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If Someone Asks You If You’re A God, You Say…

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“Look, you stupid mortal, it is very EASY. You have a round thing, and you have a hole in the cloth that can accommodate the round thing. When the round thing is attached to another piece of cloth, and slotted through the hole, you have a means of joining two pieces of cloth TOGETHER. Do you see now?”

It was nice to see her husband taking such an active interest in the Midgardian peoples who had so readily offered them meat and libation after Odin had driven the frost giants off.

“No, no! You don’t take the button OFF the cloth before you put it through the hole, you hopeless…”

For her part, Frigga was content to let two blonde lovelies braid her hair, as she polished her sword and watched the young Volstagg entertained a gaggle of younger mortals with tales of Asgard’s fantastic beasts. The ground was littered with the melting remains of Laufey’s men, and the atmosphere among mortals and immortals was convivial.

“They are hopeless,” Odin reported, striding back and scattering the blondes with a wave of his hand. “We should turn our attention to the dolphins once more.”

“Now, dear,” Frigga murmured. “I’m sure they’ll get it right eventually. And even if they don’t, maybe they won’t need to. They will make do.”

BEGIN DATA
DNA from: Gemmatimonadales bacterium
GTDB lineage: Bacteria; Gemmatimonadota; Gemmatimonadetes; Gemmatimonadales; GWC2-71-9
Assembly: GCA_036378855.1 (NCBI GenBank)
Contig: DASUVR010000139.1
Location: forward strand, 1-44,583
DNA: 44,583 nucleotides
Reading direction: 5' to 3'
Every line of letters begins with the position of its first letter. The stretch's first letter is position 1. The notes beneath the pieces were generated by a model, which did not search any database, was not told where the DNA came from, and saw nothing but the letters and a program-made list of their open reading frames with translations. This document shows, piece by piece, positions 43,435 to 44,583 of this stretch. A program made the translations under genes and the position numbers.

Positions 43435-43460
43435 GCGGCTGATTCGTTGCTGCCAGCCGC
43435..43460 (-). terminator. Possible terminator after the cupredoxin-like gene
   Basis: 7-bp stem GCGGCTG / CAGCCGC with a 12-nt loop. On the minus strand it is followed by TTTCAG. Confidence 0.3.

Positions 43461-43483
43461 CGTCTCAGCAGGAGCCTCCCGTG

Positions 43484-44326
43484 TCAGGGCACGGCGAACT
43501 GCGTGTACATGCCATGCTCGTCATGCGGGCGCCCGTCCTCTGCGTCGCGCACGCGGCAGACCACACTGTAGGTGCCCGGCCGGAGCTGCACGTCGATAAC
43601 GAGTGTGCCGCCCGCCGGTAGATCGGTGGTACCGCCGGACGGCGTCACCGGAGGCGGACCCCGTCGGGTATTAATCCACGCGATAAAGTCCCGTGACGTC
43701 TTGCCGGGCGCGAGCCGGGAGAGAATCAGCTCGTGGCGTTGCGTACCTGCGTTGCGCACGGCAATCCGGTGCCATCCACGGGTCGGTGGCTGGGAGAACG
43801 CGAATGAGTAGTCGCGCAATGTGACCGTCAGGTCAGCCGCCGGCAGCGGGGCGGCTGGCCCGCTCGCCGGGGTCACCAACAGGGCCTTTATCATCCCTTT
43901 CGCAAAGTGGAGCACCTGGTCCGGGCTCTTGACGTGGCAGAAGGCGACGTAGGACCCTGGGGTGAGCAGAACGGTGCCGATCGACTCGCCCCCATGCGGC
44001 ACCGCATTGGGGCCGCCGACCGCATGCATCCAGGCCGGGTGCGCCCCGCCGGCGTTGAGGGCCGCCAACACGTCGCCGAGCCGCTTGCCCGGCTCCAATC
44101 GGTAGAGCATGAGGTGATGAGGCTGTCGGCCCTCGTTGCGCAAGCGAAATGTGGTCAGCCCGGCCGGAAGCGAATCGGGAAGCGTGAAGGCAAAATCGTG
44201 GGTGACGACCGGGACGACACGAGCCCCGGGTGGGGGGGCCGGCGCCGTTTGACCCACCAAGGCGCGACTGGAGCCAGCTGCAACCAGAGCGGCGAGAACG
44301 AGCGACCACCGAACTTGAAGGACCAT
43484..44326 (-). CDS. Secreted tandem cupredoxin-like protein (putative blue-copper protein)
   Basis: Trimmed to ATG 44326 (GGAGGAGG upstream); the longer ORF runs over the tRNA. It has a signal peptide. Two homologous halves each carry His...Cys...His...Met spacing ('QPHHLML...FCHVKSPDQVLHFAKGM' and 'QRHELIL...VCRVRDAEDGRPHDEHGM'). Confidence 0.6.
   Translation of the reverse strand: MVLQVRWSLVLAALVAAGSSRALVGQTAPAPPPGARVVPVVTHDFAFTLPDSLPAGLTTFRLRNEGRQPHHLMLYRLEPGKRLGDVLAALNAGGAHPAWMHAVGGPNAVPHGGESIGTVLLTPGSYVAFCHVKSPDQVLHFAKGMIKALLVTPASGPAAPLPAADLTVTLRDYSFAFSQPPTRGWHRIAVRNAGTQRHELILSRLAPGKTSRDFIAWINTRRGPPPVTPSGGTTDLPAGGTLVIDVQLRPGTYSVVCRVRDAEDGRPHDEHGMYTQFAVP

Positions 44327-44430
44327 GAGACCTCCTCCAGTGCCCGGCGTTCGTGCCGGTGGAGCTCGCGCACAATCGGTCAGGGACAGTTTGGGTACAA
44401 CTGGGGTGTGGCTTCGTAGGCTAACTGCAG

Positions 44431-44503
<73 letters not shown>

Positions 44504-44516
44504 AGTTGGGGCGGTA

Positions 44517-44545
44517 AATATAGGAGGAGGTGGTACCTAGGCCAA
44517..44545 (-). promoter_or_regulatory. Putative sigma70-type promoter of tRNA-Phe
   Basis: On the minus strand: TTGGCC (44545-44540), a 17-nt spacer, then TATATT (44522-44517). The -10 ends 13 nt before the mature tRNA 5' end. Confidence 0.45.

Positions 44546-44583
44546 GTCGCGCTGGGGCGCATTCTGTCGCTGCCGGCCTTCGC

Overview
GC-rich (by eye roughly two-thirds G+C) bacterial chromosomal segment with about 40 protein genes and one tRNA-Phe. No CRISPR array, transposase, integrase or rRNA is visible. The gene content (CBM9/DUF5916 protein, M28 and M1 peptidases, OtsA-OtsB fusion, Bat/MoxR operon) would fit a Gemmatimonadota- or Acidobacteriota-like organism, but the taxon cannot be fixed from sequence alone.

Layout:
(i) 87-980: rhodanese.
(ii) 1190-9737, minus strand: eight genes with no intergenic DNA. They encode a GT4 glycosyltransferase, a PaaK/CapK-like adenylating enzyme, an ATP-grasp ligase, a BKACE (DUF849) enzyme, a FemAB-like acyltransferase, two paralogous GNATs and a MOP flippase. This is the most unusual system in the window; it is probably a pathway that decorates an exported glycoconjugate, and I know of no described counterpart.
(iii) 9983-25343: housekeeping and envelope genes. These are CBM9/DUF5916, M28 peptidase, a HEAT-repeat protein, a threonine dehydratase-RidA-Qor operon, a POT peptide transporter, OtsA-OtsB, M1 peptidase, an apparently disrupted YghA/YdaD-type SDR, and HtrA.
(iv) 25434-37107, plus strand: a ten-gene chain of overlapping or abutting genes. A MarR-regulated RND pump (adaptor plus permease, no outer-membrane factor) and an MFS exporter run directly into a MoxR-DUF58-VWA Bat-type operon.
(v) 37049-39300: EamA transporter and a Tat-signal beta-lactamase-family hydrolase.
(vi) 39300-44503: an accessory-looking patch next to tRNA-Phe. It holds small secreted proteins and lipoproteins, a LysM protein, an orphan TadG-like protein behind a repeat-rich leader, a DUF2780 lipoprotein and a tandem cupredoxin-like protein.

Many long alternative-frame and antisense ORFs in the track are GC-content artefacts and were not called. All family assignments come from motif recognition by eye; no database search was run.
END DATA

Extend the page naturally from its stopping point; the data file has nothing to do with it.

“Buttons, dear! How can any species ‘make do’ without buttons?”

“Aren’t we a little bit too old to cling to our youthful notions of unilineal evolution, dear?” Frigga said mildly. They had had this conversation before.

“Yes, yes,” Odin muttered.

“Particularly given that such was the core idea put forward in Laufey’s manifesto when he tried to persuade Asgard and Vanaheim to march on Midgard alongside him, for the ‘betterment’ of the mortals…” She waved a hand in the direction of the fifty or so pyres burning along the horizon, and the frozen corpses still littering the ground.

“You have made your point. But don’t blame me when the first mortals to present themselves to the High Council of the Nine Realms walk up to the celestial podium with their pants around their ankles.”


Thor insisted on inviting all of his mortal friends to his wedding. A mistake, in Sif’s opinion.

“How the hell do you people not have cars?” Tony Stark bellowed, as the young squire presented him with his pony. “This city is the size of France, we’ve got to ride eighteen miles from the Bifrost to the palace, ten miles from the palace to the temple, and then we have to ride behind the wedding procession for ten MORE miles before we ride TWENTY miles back for the feast at the palace. Jesus Christ, how did you come up with space bridges before cars?”

“We made do,” Sif shrugged, and smacked his horse on the rear, sending it galloping down the road as Tony Stark clung to its neck and shrieked.


“They don’t know how to shape ice,” Byleistr said in disbelief, having come away from a conversation with their tricky little conspirator.

Helblindi blinked.

“We were talking about ways in which we could enter the treasury,” Byleistr explained, “and I asked how skilled the guards would be at ice-dancing and how quickly they could form their weapons. And he said they can’t make ice! At all! Not even for tables and chairs, never mind weapons!”

“But shaping ice is the simplest magic there is,” Helblindi said, disbelieving. “Our children learn it before they can walk. And every Asgardian is capable of magic. Odin is a magician of stunning power. One of his children can shapeshift, the other can summon storms. You mean to say they have no idea how to…?”

“Truly, they are a primitive people,” said Byleistr, and gestured to the slender, horned Asgardian who stood at the cave’s entrance. “Besides not being able to shape ice, that one didn’t even know what the frost heffalump was.”